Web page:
The YouTube Star Who's Teaching Kids How To Bake : The Salt Celebrity chef Rosanna Pansino hosts the YouTube show Nerdy Nummies and has more than 8 million subscribers. Among her fans are thousands of children who want to learn how to bake.
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The YouTube Star Who's Teaching Kids How To Bake

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The YouTube Star Who's Teaching Kids How To Bake

The YouTube Star Who's Teaching Kids How To Bake

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STEVE INSKEEP, HOST:

You'd like to think that a kid learning to cook would do it by spending hours in the kitchen with a loving parent. But failing that, there is YouTube. For our series on children's media, NPR's Neda Ulaby introduces us to a celebrity chef for the digital set.

NEDA ULABY, BYLINE: Rosanna Pansino may have created with sounds like an impossibly tiny niche, nerdy baking videos, about six years ago.

(SOUNDBITE OF YOUTUBE VIDEO, "SUPER MARIO CAKE - NERDY NUMMIES")

ROSANNA PANSINO: Hello. Today I'm going to make a "Super Mario" star cake - or attempt to - with fondant. So this could get a little messy.

ULABY: Now she makes $6 million a year decorating baked goods inspired by "Super Mario," "Harry Potter," "Minecraft" and "Game Of Thrones." At first, she made cakes from mixes and used frozen pizzas.

(SOUNDBITE OF YOUTUBE VIDEO)

PANSINO: This is super funny. I am going to decorate it like a cake. I'm going to put barbecue sauce.

ULABY: 8.5 million people subscribe to Pansino's YouTube show, "Nerdy Nummies." The 32-year-old has morphed over the years from a sweet, scruffy, pigtailed look to something more like a coiffed Food Network star. I asked in what other ways her show has changed.

PANSINO: They've become actual recipes (laughter). In the beginning, I really focused on having fun and decorating.

(SOUNDBITE OF YOUTUBE VIDEO, "HOW TO MAKE A UNICORN CAKE - NERDY NUMMIES")

PANSINO: Pansino's team of 10 employees help her dream up real recipes for "Frozen" princess cakes, rainbow cakes.

(SOUNDBITE OF YOUTUBE VIDEO, "HOW TO MAKE A UNICORN CAKE")

PANSINO: The recipe that we're making today is a Funfetti cake from scratch. The things you'll need will be two cups of all-purpose flour, 1.5 cups of sugar...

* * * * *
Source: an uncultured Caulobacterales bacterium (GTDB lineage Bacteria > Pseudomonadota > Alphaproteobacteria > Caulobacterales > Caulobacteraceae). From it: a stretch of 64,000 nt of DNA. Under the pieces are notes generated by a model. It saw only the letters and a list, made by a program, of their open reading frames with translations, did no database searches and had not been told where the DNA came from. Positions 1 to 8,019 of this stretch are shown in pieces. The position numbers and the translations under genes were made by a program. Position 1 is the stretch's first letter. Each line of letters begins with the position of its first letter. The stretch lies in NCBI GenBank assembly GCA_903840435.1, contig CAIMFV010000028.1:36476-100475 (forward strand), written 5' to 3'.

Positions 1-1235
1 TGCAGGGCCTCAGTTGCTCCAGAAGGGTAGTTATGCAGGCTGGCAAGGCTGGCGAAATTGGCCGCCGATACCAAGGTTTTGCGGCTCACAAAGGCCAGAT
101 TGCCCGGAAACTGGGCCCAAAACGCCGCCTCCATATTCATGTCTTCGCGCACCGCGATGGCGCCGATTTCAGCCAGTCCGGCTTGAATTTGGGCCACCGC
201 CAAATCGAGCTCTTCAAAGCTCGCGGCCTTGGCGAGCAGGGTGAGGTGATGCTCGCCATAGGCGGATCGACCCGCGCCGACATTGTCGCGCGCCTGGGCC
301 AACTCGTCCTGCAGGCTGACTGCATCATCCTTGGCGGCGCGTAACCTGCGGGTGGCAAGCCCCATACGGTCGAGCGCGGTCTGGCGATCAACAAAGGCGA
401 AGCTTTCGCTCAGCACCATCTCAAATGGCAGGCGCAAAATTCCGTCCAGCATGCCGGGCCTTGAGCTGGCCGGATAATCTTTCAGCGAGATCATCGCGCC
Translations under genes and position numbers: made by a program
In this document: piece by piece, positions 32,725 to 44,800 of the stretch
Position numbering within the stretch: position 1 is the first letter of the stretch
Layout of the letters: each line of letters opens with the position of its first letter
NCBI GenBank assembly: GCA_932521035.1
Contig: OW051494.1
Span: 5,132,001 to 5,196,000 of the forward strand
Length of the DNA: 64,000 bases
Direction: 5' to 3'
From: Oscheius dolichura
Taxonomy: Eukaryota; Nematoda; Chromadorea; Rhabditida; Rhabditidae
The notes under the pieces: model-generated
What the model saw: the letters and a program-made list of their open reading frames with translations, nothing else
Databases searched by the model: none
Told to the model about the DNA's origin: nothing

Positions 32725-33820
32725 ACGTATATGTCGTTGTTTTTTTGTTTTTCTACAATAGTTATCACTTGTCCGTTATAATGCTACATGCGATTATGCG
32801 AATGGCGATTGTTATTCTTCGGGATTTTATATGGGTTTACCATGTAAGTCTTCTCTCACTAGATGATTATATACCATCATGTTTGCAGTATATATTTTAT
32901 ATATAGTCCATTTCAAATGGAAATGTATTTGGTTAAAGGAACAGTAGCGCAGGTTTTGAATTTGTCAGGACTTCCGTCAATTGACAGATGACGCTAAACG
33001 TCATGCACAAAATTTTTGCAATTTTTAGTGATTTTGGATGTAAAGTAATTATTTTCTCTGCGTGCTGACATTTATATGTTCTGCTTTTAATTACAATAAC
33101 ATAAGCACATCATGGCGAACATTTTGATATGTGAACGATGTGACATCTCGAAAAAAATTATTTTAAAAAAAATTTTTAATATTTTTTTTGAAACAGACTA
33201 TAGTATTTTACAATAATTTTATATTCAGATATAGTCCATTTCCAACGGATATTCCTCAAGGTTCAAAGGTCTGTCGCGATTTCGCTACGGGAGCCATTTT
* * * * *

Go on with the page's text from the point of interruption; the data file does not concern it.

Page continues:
ULABY: "Nerdy Nummies'" devout fans include two best friends - both named Sofia, both 12 - who live in Southern California.

SOFIA ROBERTS: My favorite episode is where she made a unicorn cake.

SOFIA MATHEWS: That one's good.

SOFIA R.: It was really cool.

ULABY: Both Sofias love to bake. They just finished making four kinds of French macarons. That's normal for a certain kind of foodie kid today, who did not exist when I was 12. Back then, just making chocolate chip cookies counted as a major culinary win. The Sofias' moms, Katheryn Roberts and Ellen Mathews, swear their daughters almost made the macarons alone.

KATHERYN ROBERTS: I helped to fold egg whites. That's my job. So...

ELLEN MATHEWS: Yeah. Me, too. I didn't help either. I just cleaned up.

ULABY: The Sofias like to text each other recipes and notes about other YouTube shows, like "How To Cake It," which comes from Canada, or "The Scran Line" from Australia.

(SOUNDBITE OF YOUTUBE VIDEO)

NICK MAKRIDES: I'm going to line my cupcake tin with some cupcake liners, filling these up about three quarters of the way.

ULABY: It's impossible to know the exact ages of the people watching these channels. YouTube says it does not track viewers under age 13. In fact, a company spokeswoman told me YouTube does not even see itself as serving children. That's news to 12-year-old Sofia Mathews. She says YouTube's do-it-yourself videos are perfect for kids.

SOFIA M.: You can tell if you're doing it right because a person is actually doing it.

SOFIA R.: They show you...

SOFIA M.: Yeah.

SOFIA R.: ...Exactly what you're going to do. And they tell you exactly what you need to do.

ULABY: So helpful for visual learners like Sofia Roberts and the host of "Nerdy Nummies," Rosanna Pansino.

PANSINO: I have a learning disability, and the best way that I learned was through visual content and communication style that was very clear and direct.

ULABY: In fact, that's what this digital cooking celebrity learned from an analog ancestor, a public television star.

(SOUNDBITE OF TV SHOW, "THE FRENCH CHEF")

JULIA CHILD: Hi, I'm Julia Child.

PANSINO: The only person that I watched was Julia Child.

(SOUNDBITE OF TV SHOW, "THE FRENCH CHEF")

CHILD: Now we're going to have what I think is one of the great desserts of all time, a souffle Grand Marnier.

PANSINO: She's fun, and she's fearless. She's not afraid to make mistakes. And if you watch videos of her cooking in the kitchen, she makes mistakes all the time.

(SOUNDBITE OF TV SHOW, "THE FRENCH CHEF")

CHILD: Well, that didn't go very well.

PANSINO: Who cares if you spill a little batter? It'll bake out. Try everything.

ULABY: A great lesson for kids both in and out of the kitchen, although one mom I know wryly joked she wished online cooking videos paid just a little more attention to cleanup.

Neda Ulaby, NPR News.

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